Spiraling on from this, Rembrandt reasons that if there's a government organization going around putting a tight clamp on all technology, then there must be people around who are actually creating and using said technology. He also comes up with the idea to consult with a priest, reasoning that only they and a lawyer can be trusted with a secret - and a priest doesn't charge them. As Wade lights a candle and says a little prayer for Quinn, Quinn finds he can apparently interact with a young woman named Gillian. It would seem she's had some experience in hearing voices before, and wants nothing to do with him once he realizes she can see him, fleeing the church in protest with him in hot pursuit.

"Get his autograph! He kicks ass for the Lord!"
Outside, Quinn convinces her to give them a note, promising to never bother her again once she does so. Back at the church, the more solid Sliders comment on the priest being swarmed by the people and Gillian arrives to give them Quinn's note, after which they chase her back into the church and bombard her with questions. Gillian validates the story by retelling a misadventure of Quinn and Wade's where Arturo caught them necking in a basement. Gillian's mother arrives and proves to be the stern type, taking her to her job at the coffee shop and leaving the others confused and making their own theories to explain it.

Rembrandt, being the everyman that he is, gets the Astral Plane explained for him and the audience in simple terms - basically, if they can get the timer fixed up, they might be able to save Quinn with the slide to the next world. But until they can get it fixed, the point is moot, so Rembrandt goes to confession and in the next cut he has told him everything. While the priest has some reservations about the entire matter, he points him in the direction of a man named Michael who has "dabbled in the forbidden sciences". We also get some exposition about why this world is stuck with 1950s technology - apparently the world took notice of the atomic bomb at Hiroshima and it was decided (at least in America) that technology needed to be stopped from advancing for fear of causing more devastation. While there have been advancements over time, it has been incredibly slow.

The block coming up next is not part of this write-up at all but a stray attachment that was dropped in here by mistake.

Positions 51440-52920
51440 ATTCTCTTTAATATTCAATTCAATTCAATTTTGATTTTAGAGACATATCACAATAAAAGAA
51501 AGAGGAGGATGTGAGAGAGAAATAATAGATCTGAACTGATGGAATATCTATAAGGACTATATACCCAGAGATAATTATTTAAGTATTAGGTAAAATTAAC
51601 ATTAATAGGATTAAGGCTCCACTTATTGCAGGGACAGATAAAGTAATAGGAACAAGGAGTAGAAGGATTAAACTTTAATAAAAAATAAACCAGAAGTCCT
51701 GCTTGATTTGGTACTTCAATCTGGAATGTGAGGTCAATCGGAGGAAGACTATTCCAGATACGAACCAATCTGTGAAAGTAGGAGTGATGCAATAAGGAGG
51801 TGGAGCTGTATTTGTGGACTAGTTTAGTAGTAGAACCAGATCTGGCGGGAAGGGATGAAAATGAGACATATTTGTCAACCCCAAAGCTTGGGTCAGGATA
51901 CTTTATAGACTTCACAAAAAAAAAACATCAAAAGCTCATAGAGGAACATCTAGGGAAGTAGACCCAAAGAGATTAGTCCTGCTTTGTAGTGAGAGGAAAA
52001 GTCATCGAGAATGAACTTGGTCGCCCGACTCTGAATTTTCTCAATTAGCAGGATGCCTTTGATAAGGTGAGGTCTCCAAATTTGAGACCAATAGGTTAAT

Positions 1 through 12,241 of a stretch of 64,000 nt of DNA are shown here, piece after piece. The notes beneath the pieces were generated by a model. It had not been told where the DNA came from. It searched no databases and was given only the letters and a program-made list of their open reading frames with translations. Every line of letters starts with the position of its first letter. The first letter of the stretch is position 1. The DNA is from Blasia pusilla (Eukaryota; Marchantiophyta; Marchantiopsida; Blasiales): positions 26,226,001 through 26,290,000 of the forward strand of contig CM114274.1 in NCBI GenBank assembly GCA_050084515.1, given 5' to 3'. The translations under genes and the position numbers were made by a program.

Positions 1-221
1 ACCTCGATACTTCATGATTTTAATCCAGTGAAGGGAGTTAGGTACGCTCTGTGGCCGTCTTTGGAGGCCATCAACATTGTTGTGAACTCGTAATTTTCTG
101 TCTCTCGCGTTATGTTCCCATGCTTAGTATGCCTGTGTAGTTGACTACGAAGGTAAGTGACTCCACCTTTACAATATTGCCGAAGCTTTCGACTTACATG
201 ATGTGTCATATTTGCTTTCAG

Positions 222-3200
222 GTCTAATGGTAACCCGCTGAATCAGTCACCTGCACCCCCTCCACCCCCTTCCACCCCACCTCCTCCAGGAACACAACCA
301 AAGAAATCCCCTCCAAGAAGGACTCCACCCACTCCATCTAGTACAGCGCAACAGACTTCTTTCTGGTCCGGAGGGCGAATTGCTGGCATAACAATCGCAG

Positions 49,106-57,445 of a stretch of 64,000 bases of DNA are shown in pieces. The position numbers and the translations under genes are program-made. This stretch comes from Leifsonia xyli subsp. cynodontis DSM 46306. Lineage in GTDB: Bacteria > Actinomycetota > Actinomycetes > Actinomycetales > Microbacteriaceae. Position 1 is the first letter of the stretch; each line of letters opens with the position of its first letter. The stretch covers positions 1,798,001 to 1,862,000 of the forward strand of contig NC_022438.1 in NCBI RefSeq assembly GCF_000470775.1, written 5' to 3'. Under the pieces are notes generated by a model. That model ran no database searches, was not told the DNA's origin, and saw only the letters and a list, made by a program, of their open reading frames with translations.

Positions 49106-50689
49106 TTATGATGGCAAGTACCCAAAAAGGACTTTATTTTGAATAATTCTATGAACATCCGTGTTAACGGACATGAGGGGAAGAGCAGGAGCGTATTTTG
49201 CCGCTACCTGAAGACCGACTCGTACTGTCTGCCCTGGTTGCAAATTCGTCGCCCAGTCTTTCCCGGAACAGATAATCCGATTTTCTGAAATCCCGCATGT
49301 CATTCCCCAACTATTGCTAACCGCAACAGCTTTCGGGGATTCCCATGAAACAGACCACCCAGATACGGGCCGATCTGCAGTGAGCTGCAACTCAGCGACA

Given the card, the group makes there way to the address given and discover that the man living there is none other than the Michael Mallory of this Earth, Quinn's father. We also learn that Quinn on this Earth is dead (and later learn it was because of polio, for which no vaccine was developed on this Earth). He's about to kick them to the curb when Arturo mentions that the priest sent them and he invites them in, taking them to the basement.

He explains that the Quinn of this Earth also had theories of travel to parallel dimensions, but with technology so simple in their world it was considered completely unworkable. Arturo says some kind words about their Quinn and the group makes an excuse for why he's not visibly with them. They manage to enlist Michael's help as he reveals his hidden workshop and Arturo gets to work on repairing the timer with SCIENCE!

Wade and Rembrandt have a little side discussion about what she and Quinn were up to in that basement, Rembrandt teasing her a bit as we get a bit more build up on the Quinn and Wade relationship that I'm entirely certain is going to end in a happily ever after for both parties involved.

"Give me your purse! A ghost told me you were stealing!"
David Peckinpah can eat my pasty white ass.